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Cachuma lake at 39 percent capacity (Jan.9, 2014)

Paul Wellman

Cachuma lake at 39 percent capacity (Jan.9, 2014)


Edgy Frustration Over Drought

Water Rate Increases Coming Next Month


A decided tone of “edgy frustration” crept into the Santa Barbara City Council discussion about efforts to respond to the driest and most sudden drought in Santa Barbara’s history, to quote Councilmember Gregg Hart, as councilmembers wondered with evident impatience why more isn’t being done faster. Although City Hall has set aside $3.3 million to buy new water, efforts to secure additional supplies have yet to bear fruit. The most promising proposal ​— ​to buy water from Vandenberg Air Force Base ​— ​is iffy at best and would hardly be enough. By contrast, Central Valley rice farmers are offering 10,000 acre-feet ​— ​a major amount ​— ​and at relatively affordable prices, but as much as 75 percent of that could be lost in carrying charges to offset environmental damages already inflicted on the San Joaquin Delta, through which it must pass.

Likewise, efforts to begin construction on a new reclaimed-water system has been set back twice now by bid protests filed by prospective contractors. Making matters worse, the Coastal Commission has just expressed serious questions about the validity of City Hall’s permits for the mothballed desalination plant. The desal plant has long been regarded as City Hall’s ace in the hole if the drought persists. But with $20 million in restart costs, the sticker shock has proved prohibitive. As other supplies have dwindled, Councilmembers Bendy White and Gregg Hart have grown increasingly impatient that City Hall be ready to go with the desal plant, just in case.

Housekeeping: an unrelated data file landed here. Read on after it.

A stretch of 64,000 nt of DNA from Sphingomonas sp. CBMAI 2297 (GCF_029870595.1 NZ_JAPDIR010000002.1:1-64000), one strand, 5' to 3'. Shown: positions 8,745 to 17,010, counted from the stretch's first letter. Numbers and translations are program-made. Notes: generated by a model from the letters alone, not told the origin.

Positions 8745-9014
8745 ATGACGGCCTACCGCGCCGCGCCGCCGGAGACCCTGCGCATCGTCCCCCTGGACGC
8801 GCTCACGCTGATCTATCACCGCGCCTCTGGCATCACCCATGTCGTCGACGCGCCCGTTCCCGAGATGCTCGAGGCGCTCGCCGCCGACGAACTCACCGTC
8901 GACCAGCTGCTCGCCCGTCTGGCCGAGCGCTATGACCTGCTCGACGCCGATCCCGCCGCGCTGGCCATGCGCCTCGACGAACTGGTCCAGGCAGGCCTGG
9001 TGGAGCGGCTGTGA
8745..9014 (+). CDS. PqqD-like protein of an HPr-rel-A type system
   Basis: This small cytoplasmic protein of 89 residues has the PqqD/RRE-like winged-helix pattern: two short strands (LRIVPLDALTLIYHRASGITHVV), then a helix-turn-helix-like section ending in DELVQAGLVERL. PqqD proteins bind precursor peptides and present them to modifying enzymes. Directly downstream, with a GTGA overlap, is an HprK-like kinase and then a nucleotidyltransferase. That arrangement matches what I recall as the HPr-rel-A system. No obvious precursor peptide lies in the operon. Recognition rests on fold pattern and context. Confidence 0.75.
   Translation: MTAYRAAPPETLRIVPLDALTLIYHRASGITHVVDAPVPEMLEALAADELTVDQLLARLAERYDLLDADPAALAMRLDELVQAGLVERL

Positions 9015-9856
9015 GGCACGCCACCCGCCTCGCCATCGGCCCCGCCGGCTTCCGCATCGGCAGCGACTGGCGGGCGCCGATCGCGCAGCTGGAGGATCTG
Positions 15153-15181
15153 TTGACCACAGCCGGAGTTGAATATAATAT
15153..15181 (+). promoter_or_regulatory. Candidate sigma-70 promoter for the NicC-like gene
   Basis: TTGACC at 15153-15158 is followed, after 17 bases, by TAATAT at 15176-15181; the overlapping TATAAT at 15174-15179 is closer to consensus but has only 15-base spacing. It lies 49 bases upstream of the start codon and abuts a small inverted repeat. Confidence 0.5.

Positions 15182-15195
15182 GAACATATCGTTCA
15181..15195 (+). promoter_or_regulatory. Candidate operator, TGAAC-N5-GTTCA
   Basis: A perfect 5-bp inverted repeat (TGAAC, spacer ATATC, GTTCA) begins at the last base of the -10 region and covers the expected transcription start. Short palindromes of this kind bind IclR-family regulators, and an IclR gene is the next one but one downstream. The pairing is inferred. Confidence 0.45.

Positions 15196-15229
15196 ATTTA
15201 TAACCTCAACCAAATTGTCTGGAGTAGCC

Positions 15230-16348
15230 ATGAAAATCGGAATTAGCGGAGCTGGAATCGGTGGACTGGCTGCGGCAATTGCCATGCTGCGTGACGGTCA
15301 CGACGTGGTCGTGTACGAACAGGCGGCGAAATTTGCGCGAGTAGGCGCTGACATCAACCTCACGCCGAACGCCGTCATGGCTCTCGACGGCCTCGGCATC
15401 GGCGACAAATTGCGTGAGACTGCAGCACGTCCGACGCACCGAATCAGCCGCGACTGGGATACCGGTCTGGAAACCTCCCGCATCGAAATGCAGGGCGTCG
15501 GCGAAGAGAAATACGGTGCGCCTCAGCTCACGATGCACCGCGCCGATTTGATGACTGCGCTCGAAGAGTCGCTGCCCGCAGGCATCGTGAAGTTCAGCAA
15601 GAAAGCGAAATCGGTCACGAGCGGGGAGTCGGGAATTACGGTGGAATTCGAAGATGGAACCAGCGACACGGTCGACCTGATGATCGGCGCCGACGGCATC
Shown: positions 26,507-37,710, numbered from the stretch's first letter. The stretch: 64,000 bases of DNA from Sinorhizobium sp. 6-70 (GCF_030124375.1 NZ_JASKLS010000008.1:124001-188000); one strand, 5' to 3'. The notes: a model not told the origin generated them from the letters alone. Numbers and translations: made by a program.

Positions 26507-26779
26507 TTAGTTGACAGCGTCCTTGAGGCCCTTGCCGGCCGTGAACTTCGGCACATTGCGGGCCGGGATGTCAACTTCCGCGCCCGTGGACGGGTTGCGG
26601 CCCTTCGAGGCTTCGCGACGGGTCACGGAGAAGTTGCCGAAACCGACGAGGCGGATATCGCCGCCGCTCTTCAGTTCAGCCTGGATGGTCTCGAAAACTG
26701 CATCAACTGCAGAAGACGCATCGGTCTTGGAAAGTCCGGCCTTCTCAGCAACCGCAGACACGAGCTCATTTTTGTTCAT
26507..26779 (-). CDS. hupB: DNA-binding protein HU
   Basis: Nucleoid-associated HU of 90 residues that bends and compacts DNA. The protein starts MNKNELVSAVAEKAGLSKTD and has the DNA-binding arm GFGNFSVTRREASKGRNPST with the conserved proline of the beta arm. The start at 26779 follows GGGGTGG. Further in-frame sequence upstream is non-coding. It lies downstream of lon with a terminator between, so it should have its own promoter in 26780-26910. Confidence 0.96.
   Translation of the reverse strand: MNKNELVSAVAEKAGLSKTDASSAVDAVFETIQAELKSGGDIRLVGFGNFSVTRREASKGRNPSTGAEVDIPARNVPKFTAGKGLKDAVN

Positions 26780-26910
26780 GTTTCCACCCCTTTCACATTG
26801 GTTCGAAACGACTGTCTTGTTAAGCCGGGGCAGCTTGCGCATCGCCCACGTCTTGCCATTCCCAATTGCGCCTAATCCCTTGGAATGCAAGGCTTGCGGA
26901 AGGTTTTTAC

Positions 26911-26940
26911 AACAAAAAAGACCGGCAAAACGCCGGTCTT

A Coastal Commission planner took exception with the desal plant’s “old-school” water-intake valve located on the ocean floor. The commission has required more recent desal proposals to “drill” water from beneath the ocean floor ​— ​in deference to the health of aquatic biota. In the meantime, the council conceptually approved plans to dramatically increase ​— ​by 103 percent ​— ​how much it charges residents who use the most water, scaling back the rate hikes such that that “lifeline” consumers ​— ​who use the least ​— ​will experience only a bump of 40 cents a month. The hope is to give customers a financial incentive to cut back consumption by 20 percent.

They’ve already achieved a 15 percent reduction since the drought was declared two months ago. City Hall is paying residents to replace their backyard vegetation with drought-tolerant varieties. In the last three months, City Hall conservation specialists have visited 221 households to provide water efficiency assistance. The new water rates, which will be formally introduced later this month, will go into effect July 1. For the hypothetical “average” household, monthly water bills will increase by $10.64. That will help offset the $8 million revenue shortfall City Hall experiences because of reduced water sales and drought-imposed costs.

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